Public Education in 2020

bob the dog

Electoral Member
Aug 14, 2020
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News about the Ontario Teachers Pension fund being one of the largest and most influential institutional investment funds in the country is another example of where public education dollars flow away from being an investment in the education of the next generation.

Talk about an opportunity for AI to save billions but they will never let it happen. Hearing Manitoba is consolidating 37 regional school divisions into one provincial group is a long overdue step in the right direction. It must have been quite the annual convention. Again nothing going towards educating children.
 
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bob the dog

Electoral Member
Aug 14, 2020
592
424
63
Ontario calling it a day and going to remote learning for elementary and secondary schools. Typical that they schedule it to start after spring break cause the system is so in need of a rest.

The idea of having an educator try to maintain some form of teacher / student relationship with the students at home is the same idiocy that decided to start the year back in September. Students are the least of priorities of the school system.

I hope they go to remote learning permanently or at least until it is proven to be less effective than the current system.
 
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spaminator

Hall of Fame Member
Oct 26, 2009
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Teacher with hand in pants seen during Bowmanville online class
School board, police looking into video clip posted online

Author of the article:Bryan Passifiume
Publishing date:May 03, 2021 • 16 hours ago • 1 minute read • 24 Comments
A screengrab from a clip of a virtual classroom session at St. Stephen Catholic Secondary School in Bowmanville shows a man with his hand down his pants.
A screengrab from a clip of a virtual classroom session at St. Stephen Catholic Secondary School in Bowmanville shows a man with his hand down his pants.
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School officials say they’re “aware” of a video of a teacher with his hand down his pants during a virtual classroom session of a Bowmanville high school last week.

The nine-second clip, which has been viewed by the Toronto Sun, shows the screen of an Apple laptop logged into a virtual classroom for St. Stephen Catholic Secondary School in Bowmanville.

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One of the participants’ video boxes, labelled with the name of a current St. Stephen teacher, shows a man holding a smartphone and balancing an Xbox One controller on his leg, his hand in motion down the front of his pants. His face is not shown.

The video clip has been shared widely on social media.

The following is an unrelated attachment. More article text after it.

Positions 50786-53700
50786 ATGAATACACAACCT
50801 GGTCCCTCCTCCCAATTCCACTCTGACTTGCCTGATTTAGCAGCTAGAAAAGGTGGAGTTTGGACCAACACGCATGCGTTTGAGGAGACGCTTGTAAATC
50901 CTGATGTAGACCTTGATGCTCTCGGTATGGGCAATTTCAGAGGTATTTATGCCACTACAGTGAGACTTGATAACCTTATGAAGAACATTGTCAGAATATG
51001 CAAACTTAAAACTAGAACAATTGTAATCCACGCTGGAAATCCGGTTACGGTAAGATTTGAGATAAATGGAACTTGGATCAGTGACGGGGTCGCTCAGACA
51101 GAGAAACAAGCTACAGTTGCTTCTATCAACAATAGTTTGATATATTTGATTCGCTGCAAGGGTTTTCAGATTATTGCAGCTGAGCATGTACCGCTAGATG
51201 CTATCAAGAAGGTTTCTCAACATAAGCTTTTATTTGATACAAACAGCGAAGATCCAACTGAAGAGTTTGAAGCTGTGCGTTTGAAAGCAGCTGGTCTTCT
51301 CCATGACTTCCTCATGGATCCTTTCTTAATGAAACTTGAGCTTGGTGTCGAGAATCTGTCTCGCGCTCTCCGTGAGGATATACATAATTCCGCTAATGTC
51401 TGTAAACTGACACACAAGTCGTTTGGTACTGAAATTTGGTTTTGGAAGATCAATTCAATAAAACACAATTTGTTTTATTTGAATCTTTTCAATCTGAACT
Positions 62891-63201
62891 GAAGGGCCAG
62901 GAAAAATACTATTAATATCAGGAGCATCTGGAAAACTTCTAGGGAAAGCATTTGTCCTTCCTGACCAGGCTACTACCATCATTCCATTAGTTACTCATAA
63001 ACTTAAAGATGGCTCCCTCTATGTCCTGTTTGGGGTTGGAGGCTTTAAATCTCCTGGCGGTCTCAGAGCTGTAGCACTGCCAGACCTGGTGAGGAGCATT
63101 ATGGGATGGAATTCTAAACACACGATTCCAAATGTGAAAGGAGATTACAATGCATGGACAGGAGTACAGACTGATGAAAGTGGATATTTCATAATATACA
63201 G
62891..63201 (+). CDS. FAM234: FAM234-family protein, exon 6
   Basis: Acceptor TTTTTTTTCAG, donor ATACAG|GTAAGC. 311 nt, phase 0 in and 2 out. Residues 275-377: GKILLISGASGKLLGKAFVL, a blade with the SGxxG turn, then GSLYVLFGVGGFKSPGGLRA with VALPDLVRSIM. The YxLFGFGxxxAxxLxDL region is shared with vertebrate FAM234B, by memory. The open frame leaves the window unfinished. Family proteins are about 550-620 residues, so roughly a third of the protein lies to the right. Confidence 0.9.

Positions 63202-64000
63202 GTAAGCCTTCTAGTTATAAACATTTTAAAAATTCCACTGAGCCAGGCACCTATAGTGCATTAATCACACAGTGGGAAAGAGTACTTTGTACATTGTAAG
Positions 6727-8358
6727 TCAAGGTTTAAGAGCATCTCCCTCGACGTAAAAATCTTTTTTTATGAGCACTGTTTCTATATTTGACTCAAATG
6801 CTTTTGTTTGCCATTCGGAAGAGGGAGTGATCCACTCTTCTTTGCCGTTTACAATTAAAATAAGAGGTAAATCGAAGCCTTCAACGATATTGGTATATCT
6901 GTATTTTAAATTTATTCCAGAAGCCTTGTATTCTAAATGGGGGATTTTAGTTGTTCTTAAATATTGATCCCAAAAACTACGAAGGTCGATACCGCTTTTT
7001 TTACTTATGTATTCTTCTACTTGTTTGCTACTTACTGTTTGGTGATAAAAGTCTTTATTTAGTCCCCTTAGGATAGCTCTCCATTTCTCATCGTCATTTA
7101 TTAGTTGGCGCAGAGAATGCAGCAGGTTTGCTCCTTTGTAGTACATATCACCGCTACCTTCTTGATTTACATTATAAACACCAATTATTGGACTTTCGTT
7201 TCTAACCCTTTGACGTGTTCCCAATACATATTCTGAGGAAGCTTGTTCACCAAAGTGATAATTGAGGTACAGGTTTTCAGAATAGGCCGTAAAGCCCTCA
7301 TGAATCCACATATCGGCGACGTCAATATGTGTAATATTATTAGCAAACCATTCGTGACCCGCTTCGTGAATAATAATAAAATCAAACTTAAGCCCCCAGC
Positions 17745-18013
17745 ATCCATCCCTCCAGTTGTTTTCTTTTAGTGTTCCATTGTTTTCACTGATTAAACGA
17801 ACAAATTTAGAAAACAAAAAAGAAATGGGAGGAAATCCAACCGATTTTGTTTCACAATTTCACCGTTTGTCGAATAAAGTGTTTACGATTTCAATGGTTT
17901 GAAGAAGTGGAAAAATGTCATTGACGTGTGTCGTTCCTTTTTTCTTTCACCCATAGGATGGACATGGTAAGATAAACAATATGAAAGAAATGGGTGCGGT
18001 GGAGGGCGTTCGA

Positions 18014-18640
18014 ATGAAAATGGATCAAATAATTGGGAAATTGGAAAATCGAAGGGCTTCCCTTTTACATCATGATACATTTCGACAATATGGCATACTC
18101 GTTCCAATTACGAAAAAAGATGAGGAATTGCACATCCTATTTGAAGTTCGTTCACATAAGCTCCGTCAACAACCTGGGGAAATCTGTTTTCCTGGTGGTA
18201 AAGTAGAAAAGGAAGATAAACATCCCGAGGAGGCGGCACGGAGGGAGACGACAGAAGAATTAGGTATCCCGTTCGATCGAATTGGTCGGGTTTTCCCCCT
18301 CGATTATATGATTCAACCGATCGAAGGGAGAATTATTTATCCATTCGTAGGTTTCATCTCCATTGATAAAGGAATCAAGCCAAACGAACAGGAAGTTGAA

A letter dated May 2 sent to parents from St. Stephen principal Trevor Poechman said officials were made aware Friday of the video “depicting inappropriate behaviour by a teacher during a break in virtual classroom activities.”

“The school and the board are taking this matter very seriously and have responded appropriately to address the matter,” the letter said.


A spokesperson for the Peterborough, Victoria, Northumberland and Clarington Catholic School Board said they’re unwilling to comment on what action was taken due to privacy concerns, but said a new teacher was immediately assigned to the class in question.

Durham Regional Police told the Sun they’re aware of the video and have assigned an investigator to look into it.

bpassifiume@postmedia.com
On Twitter: @bryanpassifiume
 

Dixie Cup

House Member
Sep 16, 2006
3,232
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Edmonton
Homeschooling is commonly used as a way to indoctrinate children into social conservatism.

It's not gonna fly in Ontario unless there are specific, publicly funded qualification criteria that parents must follow in order to become certified teachers.

You would then need to have home teachers regularly submit test results that show they adhered to regulatory standards and curriculum.
Home schoolers have to follow the same curriculum as they do in a "physical" school; they are able to be more flexible though as to how the information is taught. When home schooling, you can't simply teach what you want. Testing is done to confirm the student has learned what he was supposed to just as kids are in class.

The voucher system simply makes it easier for parents to decide where they want their kids to go school, whatever their choice. It's a good system and needs to be an option for parents. The Education corporation doesn't want that, however, because it's likely there would be "competition" for students and that just won't do.